Senior citizen duped by a “free car” flier then forced to wait in the sun for almost 9 hours before “purchasing” a car she did not want because the dealership refused to return her old car.
An elderly woman who resides in Missouri received a flier from a large car dealership which told her that she had won a free car. She called the number on the flier, and was again told that she had won a free car. When she arrived at the dealership, she was forced to wait for three hours in the sun because the dealership’s computer system was down. The dealership then took her old car from her and then told her she had not actually won a car and subsequently tried to sell her a different vehicle. As she did not have her old car, she could not leave. After a total of 8 or 9 hours in the sun without any food or water, confused and wanting to go home, she finally gave in to the unrelenting pressure and agreed to buy the car. The dealer then forced her to drive home—in the new car and with a salesperson with her—to collect several thousand dollars in cash to pay for the new car. When she returned to the dealership, she was forced to sign a stack of documents without reading them. The next day, she realized what was happening and immediately attempted to get out of the sale. She has since returned the car, but is still receiving collection letters from the bank, and the dealership refuses to return her money.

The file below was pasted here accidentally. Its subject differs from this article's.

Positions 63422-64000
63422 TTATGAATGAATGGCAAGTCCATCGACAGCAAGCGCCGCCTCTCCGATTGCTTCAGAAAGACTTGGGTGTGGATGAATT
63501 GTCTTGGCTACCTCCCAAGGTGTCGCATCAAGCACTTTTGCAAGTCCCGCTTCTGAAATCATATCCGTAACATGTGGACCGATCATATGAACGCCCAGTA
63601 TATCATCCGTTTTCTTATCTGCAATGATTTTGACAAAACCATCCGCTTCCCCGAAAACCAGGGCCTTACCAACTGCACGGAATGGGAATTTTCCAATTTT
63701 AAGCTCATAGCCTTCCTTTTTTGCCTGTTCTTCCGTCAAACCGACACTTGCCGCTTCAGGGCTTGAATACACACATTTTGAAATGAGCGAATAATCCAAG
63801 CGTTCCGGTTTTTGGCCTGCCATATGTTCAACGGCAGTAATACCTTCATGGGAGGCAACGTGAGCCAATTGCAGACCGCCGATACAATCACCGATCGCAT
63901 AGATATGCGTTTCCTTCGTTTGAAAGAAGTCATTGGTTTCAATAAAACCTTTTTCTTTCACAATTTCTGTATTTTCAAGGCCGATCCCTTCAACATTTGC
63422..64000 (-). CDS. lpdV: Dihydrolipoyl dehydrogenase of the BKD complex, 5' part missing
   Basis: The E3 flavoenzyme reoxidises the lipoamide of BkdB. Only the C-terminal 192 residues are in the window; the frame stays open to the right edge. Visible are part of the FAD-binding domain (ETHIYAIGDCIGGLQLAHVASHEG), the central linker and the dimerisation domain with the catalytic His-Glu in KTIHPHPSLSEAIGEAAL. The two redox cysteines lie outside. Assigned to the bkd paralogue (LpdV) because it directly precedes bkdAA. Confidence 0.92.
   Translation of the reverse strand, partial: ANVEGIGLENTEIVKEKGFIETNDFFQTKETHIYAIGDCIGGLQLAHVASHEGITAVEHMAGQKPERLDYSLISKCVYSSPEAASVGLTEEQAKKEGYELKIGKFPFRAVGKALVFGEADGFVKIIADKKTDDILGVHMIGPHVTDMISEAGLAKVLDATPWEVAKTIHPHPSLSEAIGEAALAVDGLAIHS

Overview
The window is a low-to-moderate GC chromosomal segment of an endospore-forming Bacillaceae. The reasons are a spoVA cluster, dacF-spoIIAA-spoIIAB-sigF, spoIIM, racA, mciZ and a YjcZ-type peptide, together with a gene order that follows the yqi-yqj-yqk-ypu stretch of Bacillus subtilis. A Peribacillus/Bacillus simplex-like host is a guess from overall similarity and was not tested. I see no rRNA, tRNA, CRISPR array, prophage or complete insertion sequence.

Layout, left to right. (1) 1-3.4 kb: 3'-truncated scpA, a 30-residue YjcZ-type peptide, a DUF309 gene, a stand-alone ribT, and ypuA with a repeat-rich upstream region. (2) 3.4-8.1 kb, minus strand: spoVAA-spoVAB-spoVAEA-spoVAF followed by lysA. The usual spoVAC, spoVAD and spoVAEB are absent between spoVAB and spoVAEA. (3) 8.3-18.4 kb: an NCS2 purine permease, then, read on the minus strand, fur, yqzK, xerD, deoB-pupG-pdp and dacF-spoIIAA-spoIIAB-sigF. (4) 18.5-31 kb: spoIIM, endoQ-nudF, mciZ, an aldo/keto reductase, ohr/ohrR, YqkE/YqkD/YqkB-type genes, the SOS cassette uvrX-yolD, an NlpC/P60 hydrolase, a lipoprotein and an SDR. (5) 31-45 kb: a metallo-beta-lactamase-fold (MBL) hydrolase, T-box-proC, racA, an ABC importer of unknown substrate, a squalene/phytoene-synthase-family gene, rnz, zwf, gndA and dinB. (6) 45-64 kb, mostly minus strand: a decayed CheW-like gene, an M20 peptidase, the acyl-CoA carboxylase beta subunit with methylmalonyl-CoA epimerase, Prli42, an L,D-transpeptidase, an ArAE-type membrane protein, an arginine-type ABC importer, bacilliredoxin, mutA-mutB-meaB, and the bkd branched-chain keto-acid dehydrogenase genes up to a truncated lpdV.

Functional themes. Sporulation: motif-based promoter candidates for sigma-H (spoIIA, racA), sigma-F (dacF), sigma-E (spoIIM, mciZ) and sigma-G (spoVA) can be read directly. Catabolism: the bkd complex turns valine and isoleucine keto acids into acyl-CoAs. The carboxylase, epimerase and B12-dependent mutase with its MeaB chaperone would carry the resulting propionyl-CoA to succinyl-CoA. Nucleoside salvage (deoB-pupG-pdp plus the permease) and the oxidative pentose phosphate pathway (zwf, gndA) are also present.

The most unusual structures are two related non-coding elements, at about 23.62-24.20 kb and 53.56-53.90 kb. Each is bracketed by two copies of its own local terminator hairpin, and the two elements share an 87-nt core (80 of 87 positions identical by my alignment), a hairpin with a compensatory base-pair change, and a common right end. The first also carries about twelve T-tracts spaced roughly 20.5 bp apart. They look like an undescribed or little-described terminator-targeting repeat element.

She has retained a Missouri Consumer Attorney who is representing her in a case utilizing the Missouri Merchandising Practices Act.
Under SB 832, she would be left with no recourse and with no money, and would likely be forced to pay the bank for a car which she no longer owns, and never wanted.